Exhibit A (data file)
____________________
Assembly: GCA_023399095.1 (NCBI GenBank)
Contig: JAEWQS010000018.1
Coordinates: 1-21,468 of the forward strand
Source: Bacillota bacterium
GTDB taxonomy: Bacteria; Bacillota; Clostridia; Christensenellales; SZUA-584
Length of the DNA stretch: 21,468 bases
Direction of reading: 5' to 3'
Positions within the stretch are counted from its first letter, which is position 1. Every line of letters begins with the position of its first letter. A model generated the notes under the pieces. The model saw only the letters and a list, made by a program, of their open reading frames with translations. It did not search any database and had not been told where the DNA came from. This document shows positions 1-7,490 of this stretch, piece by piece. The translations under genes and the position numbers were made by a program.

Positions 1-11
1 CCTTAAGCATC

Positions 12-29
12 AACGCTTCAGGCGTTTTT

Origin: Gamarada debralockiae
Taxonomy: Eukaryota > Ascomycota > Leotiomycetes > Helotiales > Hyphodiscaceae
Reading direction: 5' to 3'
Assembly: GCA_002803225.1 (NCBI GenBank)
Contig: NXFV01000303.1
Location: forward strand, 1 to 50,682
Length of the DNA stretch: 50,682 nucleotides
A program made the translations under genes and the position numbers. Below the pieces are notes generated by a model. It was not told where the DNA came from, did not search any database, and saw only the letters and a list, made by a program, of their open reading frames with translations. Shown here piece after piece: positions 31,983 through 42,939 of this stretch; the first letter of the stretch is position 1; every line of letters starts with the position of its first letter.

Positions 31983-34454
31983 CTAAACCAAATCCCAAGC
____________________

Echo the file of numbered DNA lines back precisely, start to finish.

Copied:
Assembly: GCA_023399095.1 (NCBI GenBank)
Contig: JAEWQS010000018.1
Coordinates: 1-21,468 of the forward strand
Source: Bacillota bacterium
GTDB taxonomy: Bacteria; Bacillota; Clostridia; Christensenellales; SZUA-584
Length of the DNA stretch: 21,468 bases
Direction of reading: 5' to 3'
Positions within the stretch are counted from its first letter, which is position 1. Every line of letters begins with the position of its first letter. A model generated the notes under the pieces. The model saw only the letters and a list, made by a program, of their open reading frames with translations. It did not search any database and had not been told where the DNA came from. This document shows positions 1-7,490 of this stretch, piece by piece. The translations under genes and the position numbers were made by a program.

Positions 1-11
1 CCTTAAGCATC

Positions 12-29
12 AACGCTTCAGGCGTTTTT

Origin: Gamarada debralockiae
Taxonomy: Eukaryota > Ascomycota > Leotiomycetes > Helotiales > Hyphodiscaceae
Reading direction: 5' to 3'
Assembly: GCA_002803225.1 (NCBI GenBank)
Contig: NXFV01000303.1
Location: forward strand, 1 to 50,682
Length of the DNA stretch: 50,682 nucleotides
A program made the translations under genes and the position numbers. Below the pieces are notes generated by a model. It was not told where the DNA came from, did not search any database, and saw only the letters and a list, made by a program, of their open reading frames with translations. Shown here piece after piece: positions 31,983 through 42,939 of this stretch; the first letter of the stretch is position 1; every line of letters starts with the position of its first letter.

Positions 31983-34454
31983 CTAAACCAAATCCCAAGC